Our “new” house was built in 1900, so naturally it has a few quirks. Some of those are of the “just the way it is” variety, and you learn to appreciate them because they’re not changing. Others require modification, like a replacement window or installing a vent to bring a bathroom up to code. The usual things. In a house this old, a lot has changed of necessity over the years, but I’ve recently had reason to notice one thing that has not–the staircase. It is all original.
Three things brought this to our attention, other than its obvious age and patina. The first was when Carol noted that the spindles on the banister were not all exactly the same shape, as they would have been with CNC machine-cut spindles. These were done individually on a lathe by hand. Then I noticed a faint but distinct pattern of radial lines on top of the banister that ran the length of the rail, and realized they were the trails left by planing where the curve of the railing had been shaped by hand. The third confirmation came when I was coming down the stairs in my sock feet and slipped, knocking a couple of the spindles loose from the tread as I slid down the stairs on my butt. Fortunately there was no permanent damage either to me or the stairs, but now I could see that the spindles ended in hand-cut dovetails that fit into the side of the step and were held in place with a mitered cap fastened with square–not drawn wire–nails. This was something the homeowner was never supposed to see, that construction beneath the surface that just does its job, has to be done right, but by design will never show.
Which reminded me–and you just knew I was going there, didn’t you?–of something similar in the act of writing, in that a lot of what makes a piece of writing work is usually below the surface, doing its job but not, by design, drawing attention to itself. Even though the Yamada books are pure fantasy, they are set in a specific time and place that is well-documented. Many if not most of the people who come on stage or get mentioned in the books were real people, holding the positions I said they did, sometimes even doing the things I attribute to them. Not always, but often enough. So why is that important? Simple–it helps me anchor the narrative to the time and place where the events are set. It sometimes even suggests events that fit the narrative and give it direction.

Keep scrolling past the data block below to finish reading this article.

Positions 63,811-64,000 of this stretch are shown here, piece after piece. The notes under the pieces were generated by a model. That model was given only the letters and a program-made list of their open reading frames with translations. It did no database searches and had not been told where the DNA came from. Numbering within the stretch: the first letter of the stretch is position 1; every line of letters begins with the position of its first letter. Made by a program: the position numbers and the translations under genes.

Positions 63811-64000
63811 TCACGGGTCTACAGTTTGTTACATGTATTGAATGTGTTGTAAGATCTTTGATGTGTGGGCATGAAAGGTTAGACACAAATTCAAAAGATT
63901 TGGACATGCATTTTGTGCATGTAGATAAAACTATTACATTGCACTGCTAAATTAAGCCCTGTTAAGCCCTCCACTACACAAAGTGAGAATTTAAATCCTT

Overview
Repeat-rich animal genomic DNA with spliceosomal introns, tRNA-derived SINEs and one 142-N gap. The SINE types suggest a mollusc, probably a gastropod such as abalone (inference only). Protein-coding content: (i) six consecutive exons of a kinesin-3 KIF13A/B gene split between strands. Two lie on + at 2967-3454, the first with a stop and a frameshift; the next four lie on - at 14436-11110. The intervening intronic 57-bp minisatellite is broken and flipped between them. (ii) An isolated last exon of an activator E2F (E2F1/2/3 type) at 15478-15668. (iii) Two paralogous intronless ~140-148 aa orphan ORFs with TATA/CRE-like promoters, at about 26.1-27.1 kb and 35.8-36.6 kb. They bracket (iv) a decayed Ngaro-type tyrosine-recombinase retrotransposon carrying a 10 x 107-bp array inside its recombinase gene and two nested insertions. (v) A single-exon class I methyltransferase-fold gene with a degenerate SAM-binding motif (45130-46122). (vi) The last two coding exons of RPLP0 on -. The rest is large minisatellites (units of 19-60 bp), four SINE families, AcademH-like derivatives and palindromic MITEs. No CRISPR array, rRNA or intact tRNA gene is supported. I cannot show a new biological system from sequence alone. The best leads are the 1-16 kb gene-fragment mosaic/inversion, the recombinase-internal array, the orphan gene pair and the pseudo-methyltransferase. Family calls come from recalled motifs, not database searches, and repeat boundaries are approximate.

For instance, in the late Heian period the mighty Fujiwara Clan is losing its influence over the court of the Emperor for a lot of reasons, not the least of which is the rising power of the warrior clans (foreshadowing the later samurai class). At this point in history the two clan leaders, Yorimichi and Norimichi, get into a feud which prevented them from acting together effectively to curb the rise of the Emperor’s faction opposing them. Family squabbles happen all the time, but this one occurred just when the reigning Emperor was in a position to take full advantage of it. Does the reader need to know this? Nope. But I did, because it pointed the current story toward a particular path that, in my opinion, made for a better story as well as following the actual historical timeline. It informs everything that follows in the book, like those invisible dovetails in the spindles that keep the railing on the stairs in place.
That railing has stood for over a century, despite clumsy clods in their sock feet. I took a lesson.